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Int J Food Microbiol. 2012 Feb 15;153(3):378-87. doi: 10.1016/j.ijfoodmicro.2011.11.030. Epub 2011 Dec 4.

Effects of Leuconostoc mesenteroides starter cultures on microbial communities and metabolites during kimchi fermentation.

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1
School of Biological Sciences, Chung-Ang University, Seoul, 156-756, Republic of Korea.

Abstract

Kimchi fermentation usually relies upon the growth of naturally-occurring various heterofermentative lactic acid bacteria (LAB). This sometimes makes it difficult to produce kimchi with uniform quality. The use of Leuconostoc mesenteroides as a starter has been considered to produce commercial fermented kimchi with uniform and good quality in Korea. In this study, a combination of a barcoded pyrosequencing strategy and a (1)H NMR technique was used to investigate the effects of Leu. mesenteroides strain B1 as a starter culture for kimchi fermentation. Baechu (Chinese cabbage) and Chonggak (radish) kimchi with and without Leu. mesenteroides inoculation were prepared, respectively and their characteristics that included pH, cell number, bacterial community, and metabolites were monitored periodically for 40 days. Barcoded pyrosequencing analysis showed that the numbers of bacterial operational taxonomic units (OTU) in starter kimchi decreased more quickly than that in non-starter kimchi. Members of the genera Leuconostoc, Lactobacillus, and Weissella were dominant LAB regardless of the kimchi type or starter inoculation. Among the three genera, Leuconostoc was the most abundant, followed by Lactobacillus and Weissella. The use of Leu. mesenteroides as a starter increased the Leuconostoc proportions and decreased the Lactobacillus proportions in both type of kimchi during kimchi fermentation. However, interestingly, the use of the kimchi starter more highly maintained the Weissella proportions of starter kimchi compared to that in the non-starter kimchi until fermentation was complete. Metabolite analysis using the (1)H NMR technique showed that both Baechu and Chonggak kimchi with the starter culture began to consume free sugars earlier and produced a little greater amounts of lactic and acetic acids and mannitol. Metabolite analysis demonstrated that kimchi fermentation using Leu. mesenteroides as a starter was completed earlier with more production of kimchi metabolites compared to that not using a starter, which coincided with the decreases in pH and the increases in bacterial cell number. The PCA strategy using all kimchi components including carbohydrates, amino acids, organic acids, and others also showed that starter kimchi fermented faster with more organic acid and mannitol production. In conclusion, the combination of the barcoded pyrosequencing strategy and the (1)H NMR technique was used to effectively monitor microbial succession and metabolite production and allowed for a greater understanding of the relationships between the microbial community and metabolite production in kimchi fermentation.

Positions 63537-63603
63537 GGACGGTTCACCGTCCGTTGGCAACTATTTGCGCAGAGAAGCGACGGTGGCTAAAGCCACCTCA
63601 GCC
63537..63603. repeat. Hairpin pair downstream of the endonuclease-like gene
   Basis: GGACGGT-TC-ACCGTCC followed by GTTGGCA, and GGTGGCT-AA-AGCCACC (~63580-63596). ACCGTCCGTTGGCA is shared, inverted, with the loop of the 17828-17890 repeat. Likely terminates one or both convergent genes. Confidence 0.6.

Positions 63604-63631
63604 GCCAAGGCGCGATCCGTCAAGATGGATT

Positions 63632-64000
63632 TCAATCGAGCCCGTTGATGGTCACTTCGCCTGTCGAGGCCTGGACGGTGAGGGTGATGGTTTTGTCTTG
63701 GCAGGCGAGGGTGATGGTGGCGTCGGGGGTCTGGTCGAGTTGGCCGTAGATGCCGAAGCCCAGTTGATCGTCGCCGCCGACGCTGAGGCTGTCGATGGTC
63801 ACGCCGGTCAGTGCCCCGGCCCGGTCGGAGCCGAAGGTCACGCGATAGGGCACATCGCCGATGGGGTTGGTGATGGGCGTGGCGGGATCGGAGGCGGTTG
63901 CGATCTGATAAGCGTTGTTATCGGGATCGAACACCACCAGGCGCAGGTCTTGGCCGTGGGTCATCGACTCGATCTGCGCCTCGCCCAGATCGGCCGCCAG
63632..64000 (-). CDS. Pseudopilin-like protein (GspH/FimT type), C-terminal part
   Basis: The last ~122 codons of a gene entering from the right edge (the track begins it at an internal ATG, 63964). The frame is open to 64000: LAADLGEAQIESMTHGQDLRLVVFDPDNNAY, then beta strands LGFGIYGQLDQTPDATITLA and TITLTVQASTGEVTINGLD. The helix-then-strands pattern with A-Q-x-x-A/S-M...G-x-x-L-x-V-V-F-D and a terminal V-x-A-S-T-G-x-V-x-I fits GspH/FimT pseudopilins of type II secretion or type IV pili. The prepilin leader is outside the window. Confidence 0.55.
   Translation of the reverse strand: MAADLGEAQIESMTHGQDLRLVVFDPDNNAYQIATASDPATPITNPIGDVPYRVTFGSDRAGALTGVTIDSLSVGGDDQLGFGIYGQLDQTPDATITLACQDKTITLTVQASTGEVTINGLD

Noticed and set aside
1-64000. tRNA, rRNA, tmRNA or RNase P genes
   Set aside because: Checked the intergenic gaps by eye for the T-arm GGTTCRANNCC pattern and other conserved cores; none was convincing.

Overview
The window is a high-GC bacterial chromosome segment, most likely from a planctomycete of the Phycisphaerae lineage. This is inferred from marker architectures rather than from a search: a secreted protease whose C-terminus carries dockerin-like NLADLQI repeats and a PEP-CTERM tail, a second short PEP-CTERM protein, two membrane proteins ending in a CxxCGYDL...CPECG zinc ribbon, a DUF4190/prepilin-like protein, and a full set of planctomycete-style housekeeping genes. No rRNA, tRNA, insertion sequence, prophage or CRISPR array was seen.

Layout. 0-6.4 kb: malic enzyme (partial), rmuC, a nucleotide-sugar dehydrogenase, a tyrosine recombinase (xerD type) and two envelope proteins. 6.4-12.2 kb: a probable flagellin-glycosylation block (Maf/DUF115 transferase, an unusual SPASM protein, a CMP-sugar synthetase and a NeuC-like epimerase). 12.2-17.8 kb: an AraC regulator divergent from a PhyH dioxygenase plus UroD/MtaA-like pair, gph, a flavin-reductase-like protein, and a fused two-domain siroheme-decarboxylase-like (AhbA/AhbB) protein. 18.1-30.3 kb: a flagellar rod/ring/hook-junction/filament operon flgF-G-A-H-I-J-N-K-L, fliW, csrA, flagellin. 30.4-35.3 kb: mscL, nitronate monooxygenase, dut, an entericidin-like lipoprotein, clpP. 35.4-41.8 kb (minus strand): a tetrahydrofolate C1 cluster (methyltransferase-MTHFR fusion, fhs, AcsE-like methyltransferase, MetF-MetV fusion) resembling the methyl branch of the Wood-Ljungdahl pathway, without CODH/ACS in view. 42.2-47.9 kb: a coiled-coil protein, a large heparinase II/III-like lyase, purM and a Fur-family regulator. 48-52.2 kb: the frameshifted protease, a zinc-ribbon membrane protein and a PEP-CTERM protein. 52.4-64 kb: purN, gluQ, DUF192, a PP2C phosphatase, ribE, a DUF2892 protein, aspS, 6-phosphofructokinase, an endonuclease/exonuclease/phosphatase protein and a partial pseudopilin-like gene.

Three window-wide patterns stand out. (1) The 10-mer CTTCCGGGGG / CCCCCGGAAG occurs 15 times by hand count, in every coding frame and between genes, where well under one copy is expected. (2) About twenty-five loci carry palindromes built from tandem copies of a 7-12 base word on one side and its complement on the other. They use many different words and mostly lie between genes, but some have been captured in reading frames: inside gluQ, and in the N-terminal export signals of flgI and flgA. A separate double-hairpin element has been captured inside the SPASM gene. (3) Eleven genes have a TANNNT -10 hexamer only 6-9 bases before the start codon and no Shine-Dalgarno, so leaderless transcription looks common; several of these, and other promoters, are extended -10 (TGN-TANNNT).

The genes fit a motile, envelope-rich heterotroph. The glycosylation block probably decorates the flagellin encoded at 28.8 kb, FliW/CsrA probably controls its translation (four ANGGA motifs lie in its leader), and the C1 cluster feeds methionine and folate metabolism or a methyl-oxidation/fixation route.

[Indexed for MEDLINE]

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